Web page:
“I think the second half will be my fight. I'll do everything I can and believe me when I tell you; if there's going to be a knockout - he's getting knocked out. He's not knocking me out.”
And with that, a career will be reborn and rehabilitated. It's not like Lopez’s career hasn't been productive or memorable. He's won major world titles, been in several wars and made good coin but you get the sense that more was expected from him up to this point. But a victory on Saturday night can right a lot of wrongs.
“I think I've had a successful career,” he says. “Like any other career, it's had its ups and downs. I think I've had some good success but I still believe that I have a lot left and I still have more accomplishments in the future.”
So how did a fight between a Mexican-American from Southern California and a Puerto Rican end up in Dallas, Texas?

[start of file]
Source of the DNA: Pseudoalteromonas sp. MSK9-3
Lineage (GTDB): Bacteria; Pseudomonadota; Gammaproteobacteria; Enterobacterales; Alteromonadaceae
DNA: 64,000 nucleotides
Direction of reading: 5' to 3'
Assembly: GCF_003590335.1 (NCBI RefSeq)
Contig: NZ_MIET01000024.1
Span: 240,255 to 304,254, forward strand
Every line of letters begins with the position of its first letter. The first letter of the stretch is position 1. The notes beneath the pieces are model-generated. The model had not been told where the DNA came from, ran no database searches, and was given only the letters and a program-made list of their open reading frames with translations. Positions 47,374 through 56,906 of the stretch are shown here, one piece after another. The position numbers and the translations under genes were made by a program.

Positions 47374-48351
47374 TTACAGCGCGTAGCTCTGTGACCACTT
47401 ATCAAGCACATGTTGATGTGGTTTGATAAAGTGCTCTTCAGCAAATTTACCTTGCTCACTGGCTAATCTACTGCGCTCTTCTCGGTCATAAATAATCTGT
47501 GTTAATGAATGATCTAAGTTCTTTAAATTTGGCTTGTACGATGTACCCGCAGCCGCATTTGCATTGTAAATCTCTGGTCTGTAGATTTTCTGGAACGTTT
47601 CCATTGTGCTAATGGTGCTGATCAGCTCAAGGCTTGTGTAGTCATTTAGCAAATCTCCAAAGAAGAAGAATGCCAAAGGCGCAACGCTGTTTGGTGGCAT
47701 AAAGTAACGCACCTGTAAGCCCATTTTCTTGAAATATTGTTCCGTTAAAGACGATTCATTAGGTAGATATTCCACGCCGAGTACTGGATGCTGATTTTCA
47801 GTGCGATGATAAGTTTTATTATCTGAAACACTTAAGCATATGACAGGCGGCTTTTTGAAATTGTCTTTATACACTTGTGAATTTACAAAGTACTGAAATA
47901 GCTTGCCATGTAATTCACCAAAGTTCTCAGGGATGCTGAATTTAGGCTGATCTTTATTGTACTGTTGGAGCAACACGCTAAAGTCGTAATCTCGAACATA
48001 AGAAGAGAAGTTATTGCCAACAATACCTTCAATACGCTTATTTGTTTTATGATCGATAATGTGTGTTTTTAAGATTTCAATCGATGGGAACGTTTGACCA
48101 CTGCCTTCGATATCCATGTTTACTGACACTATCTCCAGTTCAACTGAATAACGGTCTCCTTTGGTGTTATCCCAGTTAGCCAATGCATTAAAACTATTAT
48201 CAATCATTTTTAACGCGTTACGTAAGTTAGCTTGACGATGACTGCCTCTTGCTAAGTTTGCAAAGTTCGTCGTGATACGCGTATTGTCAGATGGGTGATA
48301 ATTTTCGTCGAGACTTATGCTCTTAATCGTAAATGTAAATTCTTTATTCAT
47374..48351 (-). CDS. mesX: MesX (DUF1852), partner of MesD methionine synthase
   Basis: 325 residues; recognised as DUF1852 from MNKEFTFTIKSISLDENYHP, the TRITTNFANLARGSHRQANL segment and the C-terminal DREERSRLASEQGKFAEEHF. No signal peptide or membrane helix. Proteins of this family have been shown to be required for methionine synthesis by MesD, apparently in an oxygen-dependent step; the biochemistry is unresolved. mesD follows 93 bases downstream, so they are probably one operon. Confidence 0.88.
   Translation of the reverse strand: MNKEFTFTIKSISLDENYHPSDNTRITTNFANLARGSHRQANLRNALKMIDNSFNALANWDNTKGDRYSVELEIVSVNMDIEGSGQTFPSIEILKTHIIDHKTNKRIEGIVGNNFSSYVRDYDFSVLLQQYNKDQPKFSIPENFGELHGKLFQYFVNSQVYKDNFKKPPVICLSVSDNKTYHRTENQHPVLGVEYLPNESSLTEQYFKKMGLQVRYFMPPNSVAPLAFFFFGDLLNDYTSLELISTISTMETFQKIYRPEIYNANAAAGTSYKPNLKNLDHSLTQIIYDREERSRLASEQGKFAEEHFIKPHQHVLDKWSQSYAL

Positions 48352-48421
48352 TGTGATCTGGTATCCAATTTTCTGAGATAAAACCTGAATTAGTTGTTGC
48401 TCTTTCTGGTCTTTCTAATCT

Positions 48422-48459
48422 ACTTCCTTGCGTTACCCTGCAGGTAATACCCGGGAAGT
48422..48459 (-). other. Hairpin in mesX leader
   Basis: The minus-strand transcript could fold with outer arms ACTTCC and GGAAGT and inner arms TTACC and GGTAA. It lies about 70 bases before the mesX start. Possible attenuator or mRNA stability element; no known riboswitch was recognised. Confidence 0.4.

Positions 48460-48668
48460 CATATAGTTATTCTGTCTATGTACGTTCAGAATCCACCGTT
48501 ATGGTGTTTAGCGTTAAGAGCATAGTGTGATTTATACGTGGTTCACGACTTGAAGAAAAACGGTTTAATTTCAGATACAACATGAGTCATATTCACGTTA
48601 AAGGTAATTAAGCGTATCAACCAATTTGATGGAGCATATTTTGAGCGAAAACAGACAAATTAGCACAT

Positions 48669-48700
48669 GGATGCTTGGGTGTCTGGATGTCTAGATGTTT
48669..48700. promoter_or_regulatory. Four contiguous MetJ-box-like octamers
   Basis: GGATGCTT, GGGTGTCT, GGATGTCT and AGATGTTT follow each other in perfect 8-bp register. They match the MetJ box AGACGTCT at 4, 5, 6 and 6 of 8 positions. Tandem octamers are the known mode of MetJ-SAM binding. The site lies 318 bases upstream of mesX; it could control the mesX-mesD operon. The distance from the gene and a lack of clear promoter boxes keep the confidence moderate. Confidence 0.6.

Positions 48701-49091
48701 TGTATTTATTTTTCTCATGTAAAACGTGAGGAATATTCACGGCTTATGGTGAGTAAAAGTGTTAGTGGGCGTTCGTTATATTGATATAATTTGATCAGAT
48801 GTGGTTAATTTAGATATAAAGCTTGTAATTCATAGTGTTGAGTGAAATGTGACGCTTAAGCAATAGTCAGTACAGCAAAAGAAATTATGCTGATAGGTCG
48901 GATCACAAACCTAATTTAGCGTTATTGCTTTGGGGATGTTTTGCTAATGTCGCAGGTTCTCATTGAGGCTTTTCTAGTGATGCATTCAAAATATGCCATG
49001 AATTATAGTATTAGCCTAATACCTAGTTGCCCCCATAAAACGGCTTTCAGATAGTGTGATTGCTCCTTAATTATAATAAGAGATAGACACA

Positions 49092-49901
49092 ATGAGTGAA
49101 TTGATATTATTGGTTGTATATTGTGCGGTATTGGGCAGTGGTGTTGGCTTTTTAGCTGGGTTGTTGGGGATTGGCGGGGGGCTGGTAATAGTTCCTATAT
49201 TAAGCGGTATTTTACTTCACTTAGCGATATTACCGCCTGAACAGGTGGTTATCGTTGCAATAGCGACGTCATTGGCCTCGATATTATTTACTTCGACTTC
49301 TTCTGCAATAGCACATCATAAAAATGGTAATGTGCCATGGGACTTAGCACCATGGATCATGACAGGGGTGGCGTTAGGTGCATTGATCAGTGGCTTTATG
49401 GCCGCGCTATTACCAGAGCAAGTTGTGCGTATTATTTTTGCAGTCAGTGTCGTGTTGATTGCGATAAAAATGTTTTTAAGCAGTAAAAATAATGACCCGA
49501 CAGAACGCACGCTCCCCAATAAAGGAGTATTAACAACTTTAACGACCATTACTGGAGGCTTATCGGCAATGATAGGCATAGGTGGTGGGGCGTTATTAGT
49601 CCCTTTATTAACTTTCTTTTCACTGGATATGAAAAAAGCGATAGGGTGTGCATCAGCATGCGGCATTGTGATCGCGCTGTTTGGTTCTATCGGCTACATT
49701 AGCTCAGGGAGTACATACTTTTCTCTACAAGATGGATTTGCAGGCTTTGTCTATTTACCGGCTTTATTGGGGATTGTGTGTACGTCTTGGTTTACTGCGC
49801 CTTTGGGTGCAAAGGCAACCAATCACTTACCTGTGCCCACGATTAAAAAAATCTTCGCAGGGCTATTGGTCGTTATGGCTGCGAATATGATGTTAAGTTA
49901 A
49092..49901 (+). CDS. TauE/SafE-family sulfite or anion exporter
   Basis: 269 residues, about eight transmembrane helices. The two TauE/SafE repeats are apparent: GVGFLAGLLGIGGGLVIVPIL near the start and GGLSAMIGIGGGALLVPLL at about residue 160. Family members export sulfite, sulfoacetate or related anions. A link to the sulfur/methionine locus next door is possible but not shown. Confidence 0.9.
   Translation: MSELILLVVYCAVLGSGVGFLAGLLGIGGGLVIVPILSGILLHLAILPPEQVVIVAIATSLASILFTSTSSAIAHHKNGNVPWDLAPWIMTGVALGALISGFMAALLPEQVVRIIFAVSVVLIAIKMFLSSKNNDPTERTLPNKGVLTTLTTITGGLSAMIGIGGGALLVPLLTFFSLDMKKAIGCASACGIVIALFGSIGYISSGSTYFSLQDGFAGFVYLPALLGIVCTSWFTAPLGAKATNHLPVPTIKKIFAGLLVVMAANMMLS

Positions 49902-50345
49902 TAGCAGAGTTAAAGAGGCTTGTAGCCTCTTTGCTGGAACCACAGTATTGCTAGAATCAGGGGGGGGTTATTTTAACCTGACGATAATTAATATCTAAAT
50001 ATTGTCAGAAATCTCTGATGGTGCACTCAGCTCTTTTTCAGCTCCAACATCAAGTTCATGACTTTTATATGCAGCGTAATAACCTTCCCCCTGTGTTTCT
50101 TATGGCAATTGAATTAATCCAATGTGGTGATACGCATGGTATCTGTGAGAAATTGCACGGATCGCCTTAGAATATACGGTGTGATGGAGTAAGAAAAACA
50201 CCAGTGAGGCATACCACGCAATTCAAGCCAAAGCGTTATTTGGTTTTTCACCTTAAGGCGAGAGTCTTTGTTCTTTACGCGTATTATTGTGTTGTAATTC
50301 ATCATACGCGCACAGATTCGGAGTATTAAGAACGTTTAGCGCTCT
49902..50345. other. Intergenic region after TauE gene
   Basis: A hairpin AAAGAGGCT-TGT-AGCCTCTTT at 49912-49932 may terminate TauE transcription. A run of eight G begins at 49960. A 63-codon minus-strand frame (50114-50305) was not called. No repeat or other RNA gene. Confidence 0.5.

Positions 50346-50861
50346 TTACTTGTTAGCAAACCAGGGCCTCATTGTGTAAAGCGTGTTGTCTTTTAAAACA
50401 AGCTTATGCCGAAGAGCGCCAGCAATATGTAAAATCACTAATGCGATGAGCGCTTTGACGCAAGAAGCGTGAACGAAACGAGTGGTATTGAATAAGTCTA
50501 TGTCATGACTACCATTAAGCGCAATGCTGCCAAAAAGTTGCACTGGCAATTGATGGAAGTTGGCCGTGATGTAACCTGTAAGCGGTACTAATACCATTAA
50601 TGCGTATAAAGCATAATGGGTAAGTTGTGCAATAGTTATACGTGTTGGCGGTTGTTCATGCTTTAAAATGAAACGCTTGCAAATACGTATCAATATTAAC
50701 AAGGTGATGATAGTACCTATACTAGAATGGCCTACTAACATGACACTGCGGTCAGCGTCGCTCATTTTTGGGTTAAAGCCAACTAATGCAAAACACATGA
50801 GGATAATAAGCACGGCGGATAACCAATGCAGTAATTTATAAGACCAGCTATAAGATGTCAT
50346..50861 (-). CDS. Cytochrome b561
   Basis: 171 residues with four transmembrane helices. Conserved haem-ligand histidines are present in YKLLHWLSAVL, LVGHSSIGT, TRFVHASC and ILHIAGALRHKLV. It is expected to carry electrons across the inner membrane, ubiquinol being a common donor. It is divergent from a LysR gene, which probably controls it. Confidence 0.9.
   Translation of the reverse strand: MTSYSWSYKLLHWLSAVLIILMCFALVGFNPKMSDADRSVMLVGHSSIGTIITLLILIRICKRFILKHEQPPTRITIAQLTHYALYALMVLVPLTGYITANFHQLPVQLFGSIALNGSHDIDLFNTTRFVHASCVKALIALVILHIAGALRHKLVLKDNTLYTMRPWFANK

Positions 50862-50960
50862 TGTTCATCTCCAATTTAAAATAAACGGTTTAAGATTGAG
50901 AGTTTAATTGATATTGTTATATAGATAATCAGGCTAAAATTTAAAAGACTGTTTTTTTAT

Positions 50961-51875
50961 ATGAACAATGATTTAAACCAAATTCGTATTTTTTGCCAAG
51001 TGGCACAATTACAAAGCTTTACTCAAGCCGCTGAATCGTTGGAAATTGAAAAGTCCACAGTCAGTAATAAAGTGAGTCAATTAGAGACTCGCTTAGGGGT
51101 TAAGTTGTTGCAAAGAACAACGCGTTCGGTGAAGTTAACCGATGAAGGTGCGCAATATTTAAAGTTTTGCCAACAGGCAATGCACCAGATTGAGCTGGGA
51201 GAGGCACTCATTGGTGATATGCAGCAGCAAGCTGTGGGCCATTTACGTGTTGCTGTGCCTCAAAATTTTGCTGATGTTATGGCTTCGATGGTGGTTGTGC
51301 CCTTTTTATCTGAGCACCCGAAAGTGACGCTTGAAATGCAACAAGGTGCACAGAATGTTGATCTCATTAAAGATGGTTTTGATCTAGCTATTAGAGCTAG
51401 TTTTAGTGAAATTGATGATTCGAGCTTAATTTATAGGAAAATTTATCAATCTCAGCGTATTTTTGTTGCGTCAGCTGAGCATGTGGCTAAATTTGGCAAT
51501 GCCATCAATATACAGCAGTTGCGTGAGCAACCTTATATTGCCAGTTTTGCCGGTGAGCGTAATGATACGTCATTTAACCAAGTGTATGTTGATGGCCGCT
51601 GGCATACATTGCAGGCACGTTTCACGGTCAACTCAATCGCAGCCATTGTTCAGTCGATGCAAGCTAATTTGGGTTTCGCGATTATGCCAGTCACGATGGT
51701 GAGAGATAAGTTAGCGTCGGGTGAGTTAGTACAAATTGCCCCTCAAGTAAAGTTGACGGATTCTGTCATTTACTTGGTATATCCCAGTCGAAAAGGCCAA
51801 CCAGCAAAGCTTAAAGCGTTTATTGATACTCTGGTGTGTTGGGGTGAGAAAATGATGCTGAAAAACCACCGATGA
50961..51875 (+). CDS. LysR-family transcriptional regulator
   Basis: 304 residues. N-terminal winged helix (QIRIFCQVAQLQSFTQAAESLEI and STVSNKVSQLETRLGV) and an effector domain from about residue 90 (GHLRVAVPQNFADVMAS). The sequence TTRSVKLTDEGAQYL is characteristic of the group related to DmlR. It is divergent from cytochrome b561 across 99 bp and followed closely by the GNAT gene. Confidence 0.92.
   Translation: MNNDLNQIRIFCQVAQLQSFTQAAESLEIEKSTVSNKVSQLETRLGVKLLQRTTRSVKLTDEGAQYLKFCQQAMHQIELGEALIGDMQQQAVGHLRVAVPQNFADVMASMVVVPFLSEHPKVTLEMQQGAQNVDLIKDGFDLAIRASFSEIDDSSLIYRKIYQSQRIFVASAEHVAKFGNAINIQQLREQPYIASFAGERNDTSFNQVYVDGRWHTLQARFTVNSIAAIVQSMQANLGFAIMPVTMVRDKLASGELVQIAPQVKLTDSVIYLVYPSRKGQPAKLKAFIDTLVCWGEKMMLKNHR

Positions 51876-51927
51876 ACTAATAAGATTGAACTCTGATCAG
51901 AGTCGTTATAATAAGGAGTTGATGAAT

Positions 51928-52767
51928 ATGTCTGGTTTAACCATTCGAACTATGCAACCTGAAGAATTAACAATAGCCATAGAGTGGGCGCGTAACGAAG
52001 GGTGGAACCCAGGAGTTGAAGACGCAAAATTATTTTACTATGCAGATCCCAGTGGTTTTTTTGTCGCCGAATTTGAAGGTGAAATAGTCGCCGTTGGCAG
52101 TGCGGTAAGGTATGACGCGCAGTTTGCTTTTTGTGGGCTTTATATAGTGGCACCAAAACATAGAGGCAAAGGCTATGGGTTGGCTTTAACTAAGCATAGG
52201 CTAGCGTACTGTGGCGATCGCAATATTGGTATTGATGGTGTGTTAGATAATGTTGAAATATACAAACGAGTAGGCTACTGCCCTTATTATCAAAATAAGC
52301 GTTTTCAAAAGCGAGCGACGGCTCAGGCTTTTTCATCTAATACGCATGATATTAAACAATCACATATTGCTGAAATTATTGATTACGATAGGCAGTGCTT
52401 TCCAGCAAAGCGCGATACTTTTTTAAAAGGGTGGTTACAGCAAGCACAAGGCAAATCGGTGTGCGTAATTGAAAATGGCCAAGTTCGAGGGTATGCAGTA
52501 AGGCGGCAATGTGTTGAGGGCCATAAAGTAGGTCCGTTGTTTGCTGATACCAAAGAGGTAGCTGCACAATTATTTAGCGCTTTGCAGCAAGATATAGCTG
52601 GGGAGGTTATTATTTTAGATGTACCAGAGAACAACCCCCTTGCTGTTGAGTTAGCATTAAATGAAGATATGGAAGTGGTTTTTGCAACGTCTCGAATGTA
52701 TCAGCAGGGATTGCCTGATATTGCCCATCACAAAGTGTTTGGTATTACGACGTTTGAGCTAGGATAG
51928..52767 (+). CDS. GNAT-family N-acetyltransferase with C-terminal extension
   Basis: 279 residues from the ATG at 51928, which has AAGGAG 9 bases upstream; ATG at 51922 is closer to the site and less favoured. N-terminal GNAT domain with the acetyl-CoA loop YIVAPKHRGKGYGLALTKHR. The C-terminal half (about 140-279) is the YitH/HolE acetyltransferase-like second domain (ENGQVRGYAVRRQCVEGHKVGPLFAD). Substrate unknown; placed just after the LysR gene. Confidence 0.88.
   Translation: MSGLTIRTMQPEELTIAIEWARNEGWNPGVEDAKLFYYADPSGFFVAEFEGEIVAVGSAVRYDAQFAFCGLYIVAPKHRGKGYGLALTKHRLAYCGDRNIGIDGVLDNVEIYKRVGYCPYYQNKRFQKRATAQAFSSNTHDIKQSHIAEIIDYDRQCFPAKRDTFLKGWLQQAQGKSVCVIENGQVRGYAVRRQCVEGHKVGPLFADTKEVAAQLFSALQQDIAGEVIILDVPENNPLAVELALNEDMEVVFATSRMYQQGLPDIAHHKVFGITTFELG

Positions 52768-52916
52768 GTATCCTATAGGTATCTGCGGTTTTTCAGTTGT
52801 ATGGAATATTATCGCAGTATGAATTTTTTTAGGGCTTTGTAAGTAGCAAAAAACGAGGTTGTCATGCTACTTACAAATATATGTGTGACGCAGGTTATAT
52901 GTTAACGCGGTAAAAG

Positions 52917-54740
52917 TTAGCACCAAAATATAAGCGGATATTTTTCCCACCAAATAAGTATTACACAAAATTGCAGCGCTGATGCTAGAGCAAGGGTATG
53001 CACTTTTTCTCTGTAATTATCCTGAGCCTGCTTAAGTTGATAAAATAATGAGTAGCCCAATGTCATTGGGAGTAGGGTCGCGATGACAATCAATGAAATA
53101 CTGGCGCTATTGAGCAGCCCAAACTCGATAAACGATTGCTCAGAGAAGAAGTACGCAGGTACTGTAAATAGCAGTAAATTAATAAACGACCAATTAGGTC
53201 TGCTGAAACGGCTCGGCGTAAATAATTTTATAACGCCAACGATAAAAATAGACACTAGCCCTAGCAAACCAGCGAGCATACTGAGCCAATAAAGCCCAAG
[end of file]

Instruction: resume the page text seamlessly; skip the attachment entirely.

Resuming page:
Arum explains, “Mark Cuban (owner of the Dallas Mavericks) wanted a boxing show. We figured we would try. We're doing very well with tickets. We're over $200,000 [in sales] right now and we'll probably be over $300,000. I mean, Texas is very fan-friendly.”
The arena is scaled for around 8,000 for this promotion.
Great news for boxing fans in Los Angeles, it looks like the Forum - recently purchased by Madison Square Garden - will be hosting boxing once again as it reopen its doors next year. And it looks like they'll be opening in conjunction with Top Rank.
“We have very good relations with the Madison Square Garden and we have had conversations with them about doing events at the Theater in the Garden and also at the Forum here in L.A. So yeah, I think so; I really believe, economically, it would work. The parking is great; it's a good venue; the sightlines are wonderful and it doesn't have [luxury] boxes, luxury suits. We don't need them for boxing.”